Medication Mistake? Here’s What You Should Do.
Medication is supposed to help you feel better, but if there’s an error with your prescription, the results can be very serious. Mistakes like giving a patient the incorrect dose of medication, prescribing a medication that the patient is allergic to, or giving a patient the wrong medicine all together can all have potentially dangerous or fatal, side effects and complications. A missed zero or misplaced decimal point, for example, can result in a patient taking too much or not enough of their medicine.
With many medical facilities making the switch to electronic prescription systems, progress is being made on reducing medication errors, but mistakes still happen. It’s believed that about 1-5 percent of prescriptions filled in the United States have some type of error. A pharmacist might mistakenly give a patient a medication that has a very similar name to the one prescribed to them, overlook a drug interaction or patient allergy, or misread a doctor’s recommended dosage.
Medication errors can ultimately involve practically anyone involved in administering or prescribing medicine, including doctors, nurses, pharmacies, and in some cases, pharmaceutical companies. If you or a loved one has been harmed by a medication error, contact a medical malpractice lawyer right away. Not only can these types of cases be complicated, your case will be bound by a statute of limitations so it’s important to not let those pass. If you’re able to, keep the unused portion of your medication.
Protecting Yourself from Medication Mistakes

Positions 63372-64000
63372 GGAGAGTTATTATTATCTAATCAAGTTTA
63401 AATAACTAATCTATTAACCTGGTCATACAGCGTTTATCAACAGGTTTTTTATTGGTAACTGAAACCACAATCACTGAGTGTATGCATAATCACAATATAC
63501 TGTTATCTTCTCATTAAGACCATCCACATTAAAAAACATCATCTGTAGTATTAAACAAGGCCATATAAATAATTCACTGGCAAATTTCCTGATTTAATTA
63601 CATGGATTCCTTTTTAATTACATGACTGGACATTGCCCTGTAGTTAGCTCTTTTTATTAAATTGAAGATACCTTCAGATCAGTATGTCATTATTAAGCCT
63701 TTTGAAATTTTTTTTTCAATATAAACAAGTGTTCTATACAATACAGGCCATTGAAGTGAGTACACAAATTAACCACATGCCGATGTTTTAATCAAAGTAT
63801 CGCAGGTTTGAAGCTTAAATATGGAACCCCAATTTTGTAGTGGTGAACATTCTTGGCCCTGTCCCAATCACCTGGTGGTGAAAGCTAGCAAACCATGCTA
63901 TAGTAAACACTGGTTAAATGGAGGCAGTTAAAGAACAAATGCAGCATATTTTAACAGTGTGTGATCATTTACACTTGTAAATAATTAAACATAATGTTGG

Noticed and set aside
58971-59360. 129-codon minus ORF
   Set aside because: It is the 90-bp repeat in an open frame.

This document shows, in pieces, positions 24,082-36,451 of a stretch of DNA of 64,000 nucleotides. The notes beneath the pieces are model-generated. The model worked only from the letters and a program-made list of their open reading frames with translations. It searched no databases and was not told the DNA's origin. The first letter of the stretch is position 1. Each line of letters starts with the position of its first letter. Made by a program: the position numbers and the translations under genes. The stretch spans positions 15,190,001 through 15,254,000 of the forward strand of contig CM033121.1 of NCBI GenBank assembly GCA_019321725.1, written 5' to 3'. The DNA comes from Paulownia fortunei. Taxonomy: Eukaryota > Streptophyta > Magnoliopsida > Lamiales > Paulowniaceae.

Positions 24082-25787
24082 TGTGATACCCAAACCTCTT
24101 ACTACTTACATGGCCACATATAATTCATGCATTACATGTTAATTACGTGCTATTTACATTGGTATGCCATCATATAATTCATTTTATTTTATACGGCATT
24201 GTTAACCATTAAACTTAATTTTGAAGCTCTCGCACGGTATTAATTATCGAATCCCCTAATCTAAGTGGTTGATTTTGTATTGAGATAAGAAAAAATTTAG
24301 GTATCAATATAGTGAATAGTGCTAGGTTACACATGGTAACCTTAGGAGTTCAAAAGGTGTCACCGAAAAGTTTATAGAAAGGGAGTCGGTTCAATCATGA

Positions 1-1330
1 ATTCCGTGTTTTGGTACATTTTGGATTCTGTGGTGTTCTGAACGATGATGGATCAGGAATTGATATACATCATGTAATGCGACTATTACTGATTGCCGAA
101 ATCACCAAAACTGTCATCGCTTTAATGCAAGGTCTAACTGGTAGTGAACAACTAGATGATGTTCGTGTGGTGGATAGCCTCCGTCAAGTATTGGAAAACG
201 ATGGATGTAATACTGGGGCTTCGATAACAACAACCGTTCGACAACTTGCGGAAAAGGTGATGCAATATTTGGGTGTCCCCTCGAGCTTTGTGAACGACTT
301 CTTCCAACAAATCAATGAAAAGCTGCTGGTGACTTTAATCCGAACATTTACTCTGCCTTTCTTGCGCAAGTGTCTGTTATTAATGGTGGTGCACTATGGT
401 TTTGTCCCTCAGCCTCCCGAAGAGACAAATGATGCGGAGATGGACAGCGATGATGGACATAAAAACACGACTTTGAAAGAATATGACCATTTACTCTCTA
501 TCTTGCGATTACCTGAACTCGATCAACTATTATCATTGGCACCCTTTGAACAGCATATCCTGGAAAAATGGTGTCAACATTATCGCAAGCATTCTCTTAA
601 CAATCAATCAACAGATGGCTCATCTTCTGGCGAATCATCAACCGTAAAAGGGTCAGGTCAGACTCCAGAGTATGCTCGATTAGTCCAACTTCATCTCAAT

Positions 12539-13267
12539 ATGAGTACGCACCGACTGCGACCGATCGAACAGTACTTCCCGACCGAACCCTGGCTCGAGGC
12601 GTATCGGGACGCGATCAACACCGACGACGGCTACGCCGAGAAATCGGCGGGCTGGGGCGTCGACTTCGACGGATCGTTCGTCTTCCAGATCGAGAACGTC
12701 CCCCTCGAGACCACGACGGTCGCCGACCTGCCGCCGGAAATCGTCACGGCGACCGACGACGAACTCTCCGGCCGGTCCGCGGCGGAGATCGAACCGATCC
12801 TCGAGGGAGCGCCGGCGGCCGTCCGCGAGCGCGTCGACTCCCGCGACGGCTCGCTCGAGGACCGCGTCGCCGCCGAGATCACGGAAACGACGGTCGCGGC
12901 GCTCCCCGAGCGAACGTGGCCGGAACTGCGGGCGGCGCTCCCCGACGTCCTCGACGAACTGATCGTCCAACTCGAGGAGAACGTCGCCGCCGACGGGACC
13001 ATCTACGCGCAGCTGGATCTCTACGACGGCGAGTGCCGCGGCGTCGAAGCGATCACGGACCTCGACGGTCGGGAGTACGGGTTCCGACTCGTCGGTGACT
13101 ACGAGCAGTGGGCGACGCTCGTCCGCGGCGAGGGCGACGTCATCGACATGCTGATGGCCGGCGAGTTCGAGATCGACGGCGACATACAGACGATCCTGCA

In some situations, you might not have much ability to try to prevent medication mistakes before they happen, such as if you’re in a hospital and a nurse is in charge of administering your medicine. But if you’re picking up a prescription at a pharmacy, there are a few things you can do to protect yourself from mistakes.
When picking up a prescription, most people just check out without opening their medication first. But while you’re still at the pharmacy, it’s a good idea to open your medication and make sure it appears to be correct. If you’re refilling a prescription, the pills should look familiar. But if you’re taking a new medication, look it up online to get an idea of what it should look like first. Don’t forget to double check the label to make sure the dosage is correct. Ideally, ask your doctor to write down the name and dosage of your medication for you so that you have a copy you can reference. It might also be helpful to have them write down the name of the generic version of the medication.
If you’re taking a new medication, don’t be afraid to ask to speak to the pharmacist before you leave. This is a good opportunity to remind the pharmacist of any allergies you have or of any other medications you’re taking to make sure there won’t be any interactions or side effects. Be sure to have the pharmacist explain exactly what the medication is supposed to do. Even if you don’t begin to suspect there may be a mistake with your medication until you get home, contact the pharmacy right away and seek medical attention if you’re experiencing any negative side effects.